After we arrived in Nice, we unpacked a bit and rested for about an hour. Then we grabbed a Hop On/Hop Off bus and rode on top the whole route around Nice and Villefranche-sur-Mer. It was gorgeous and sunny day!
La Place de Messina is the gathering place and an easy walk from our hotel. Architecture from the Belle Epoch area is prevalent with soft colors and pretty curves.
A group of 120+- gathered at the Columbus (Ohio) College of Art and Design (CCAD) for QSDS last week to study and play under the direction of a variety of art instructors , concentrating on a wide variety of topics. In my class, eight of us were fortunate to work under the guidance, wisdom and frivolity of Deborah Fell. Here are a few photos of the location and people with whom I was directly involved. This experience was so rich with information and quality examples that I could have attended a second week and more. Check it out for 2020 – you will not regret attending QSDS!
The 2019 International Juried ARTQUILTSdreams is open and will be available for viewing at Page-Walker Gallery and History Center from March 27-May 18. Be sure to call prior to planning to be sure other activities do not prevent viewing (119 Ambassador Loop, Cary, NC * 919-460-4963) Enjoy viewing Page-Walker Gallery shots, individual photos and statements at the link below. The exhibit is stunning, so if you can see it in person, it is well worth it!
So pleased…. Le Chêne Chapelle (The Oak Chapel) was accepted into the Sacred Threads show under the category of “Spirituality”. (39″x56″) http://www.sacredthreadsquilts.com
SACRED THREADS is exhibited in Herndon, VA (near Washington DC) from July 11-25. Subsequently, I have been notified that it will travel to a variety of venues for two years. So far these venues have been enlisted; more will be added through time. View a slideshow of the traveling exhibit here:http://sacredthreadsquilts.com/html/2019travelexhibit.html
The 2019 travel exhibit is currently committed to these locations:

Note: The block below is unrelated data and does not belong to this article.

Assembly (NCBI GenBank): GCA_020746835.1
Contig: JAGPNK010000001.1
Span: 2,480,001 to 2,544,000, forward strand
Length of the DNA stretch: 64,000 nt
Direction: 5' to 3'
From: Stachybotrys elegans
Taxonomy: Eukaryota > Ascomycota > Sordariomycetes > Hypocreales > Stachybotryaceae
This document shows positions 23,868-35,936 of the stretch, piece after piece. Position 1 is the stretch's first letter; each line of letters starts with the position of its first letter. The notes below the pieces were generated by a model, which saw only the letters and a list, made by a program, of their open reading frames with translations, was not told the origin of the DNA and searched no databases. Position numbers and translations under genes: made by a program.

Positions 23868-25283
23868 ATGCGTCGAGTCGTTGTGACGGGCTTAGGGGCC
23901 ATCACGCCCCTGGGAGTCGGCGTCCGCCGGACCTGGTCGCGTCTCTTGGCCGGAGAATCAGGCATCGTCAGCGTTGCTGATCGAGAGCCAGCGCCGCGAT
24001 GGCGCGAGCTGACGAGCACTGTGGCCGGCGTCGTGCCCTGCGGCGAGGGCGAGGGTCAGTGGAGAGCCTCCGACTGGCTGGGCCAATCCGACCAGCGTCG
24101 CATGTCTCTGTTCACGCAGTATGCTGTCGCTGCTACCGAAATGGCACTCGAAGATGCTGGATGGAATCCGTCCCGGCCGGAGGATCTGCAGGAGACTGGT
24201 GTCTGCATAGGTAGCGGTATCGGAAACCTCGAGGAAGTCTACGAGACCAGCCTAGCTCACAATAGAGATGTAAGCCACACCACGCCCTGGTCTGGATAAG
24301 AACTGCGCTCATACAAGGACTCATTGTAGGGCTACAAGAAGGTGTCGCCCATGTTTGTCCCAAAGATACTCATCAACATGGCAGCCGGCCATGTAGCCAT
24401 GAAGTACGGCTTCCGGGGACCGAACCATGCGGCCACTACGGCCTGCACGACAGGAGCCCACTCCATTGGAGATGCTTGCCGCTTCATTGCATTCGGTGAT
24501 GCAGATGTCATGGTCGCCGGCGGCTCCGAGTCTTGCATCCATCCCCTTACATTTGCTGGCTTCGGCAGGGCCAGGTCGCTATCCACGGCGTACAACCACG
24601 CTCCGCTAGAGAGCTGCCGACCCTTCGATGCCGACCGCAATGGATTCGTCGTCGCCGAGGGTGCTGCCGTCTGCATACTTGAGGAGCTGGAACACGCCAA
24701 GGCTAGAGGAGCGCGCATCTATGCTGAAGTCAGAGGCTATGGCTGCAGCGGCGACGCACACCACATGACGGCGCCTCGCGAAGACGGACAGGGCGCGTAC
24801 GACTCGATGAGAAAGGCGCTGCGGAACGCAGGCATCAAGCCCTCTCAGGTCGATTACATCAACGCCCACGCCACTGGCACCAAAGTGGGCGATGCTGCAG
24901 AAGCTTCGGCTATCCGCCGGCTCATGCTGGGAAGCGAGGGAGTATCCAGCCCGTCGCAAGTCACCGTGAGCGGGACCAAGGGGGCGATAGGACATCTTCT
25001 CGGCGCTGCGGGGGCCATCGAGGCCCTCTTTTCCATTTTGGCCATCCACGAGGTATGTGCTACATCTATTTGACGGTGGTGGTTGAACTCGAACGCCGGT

HeART Gallery, Toledo, OH September 2019
Flint Festival of Quilts, Flint, MI October 2019
West Raleigh Presbyterian Church, Raleigh, NC November 2019 – January 2020
First Baptist Church, Greensboro, NC February 2020
Ogallala Quilters’ Society Spring Festival, Dimmitt, TX, April 2020
Southeastern Quilt and Textile Musuem May – June 2020
American Quilter’s Society Shows: Lancaster The Nook, August 5 – 7, 2020 Grand Rapids, August 19 – 22, 2020 Charleston, SC, September 30 – October 2, 2020
Best of the Valley Quilt Show: Lindsay, CA – April, 2021
Having just completed “El Tajo Gorge, Ronda, Spain”, it was exciting to have it juried into the “FISSURES!” show at the Emerald Art Center in Springfield, Oregon. I will have to ship it mid-February, so I need to enjoy it for the next few days. The exhibit will run from March 5 to March 30.
Artist Statement: The views of the El Tajo gorge, once a fortification in its own natural right, and the surrounding countryside are spectacular and captured my imagination on a visit in 2015. The full colors of sunset were spectacular, as was the view during the full hot sun of daylight. Ronda, an impregnable town created in Neolithic times in Malaga, Spain, sits above the El Tajo gorge that guides the Guadalevín River through town center. Ronda was first declared a city by Julius Caesar in 1AD with the Moorish culture and religion dominating Ronda until Christians first forced entry in 1485. The Puente Nuevo (New Bridge) is the third and newest of bridges built to promote the flow of residents and world-wide visitors through town. It was built in 1793 and took forty-two years for construction. There are two older bridges and all three bridges now unite the culturally diverse societies. Puente Nuevo provides not only a physical path between the two cliffs above the El Tajo gorge, but also conjoins the old culture and architecture set apart by the gorge in ancient times with more modern society and structures on the other end. When in Spain, do not miss a visit to Ronda!
Snow packed on top of fabrics which are bleeding a bit.
Layer of yellow then blue or turquoise dye sprinkled. I’m looking to create shades of greens and browns.
More layers, black and a splash of orange.
Snow melted – new colors
Kept these and put the others back in for another snow-dye bath. I like the muted soft colors. Dark one is purple. First one started out solid yellow.
I used spools in bottoms of the containers to allow the melted snow to stay below the fabric so the fabric doesn’t soak in the mixed dyes. Marbles, ping pong balls, a grid -anything that would hold the fabric up away from the liquid would do the trick. This time I soaked the fabric in a bath of soda ash and water first. The soda ash will help the dye adhere to the fabric for more intense colors.
Snow and dye added again – dyes should soak through the fabric and meld as they soak into neighboring areas, but retain some of their own color in other areas.. Melt, melt, melt! That’s always the plea throughout the winter, right? Notice, I remembered to put down a protective plastic cover this time. I always work inside of a large plastic crate so that my spills and overflows are contained there – except for the sleeves of my shirt which seem to drag through the dye and then drip down my arms. I wear a mask when working with the soda ash and dyes so that I don’t breathe in the fine powders.
These are the results of the overdyeing. I love the cloudy sky, but it may work for something else too. The other subdued colors are just what I was hoping for. Now…. let’s get to work!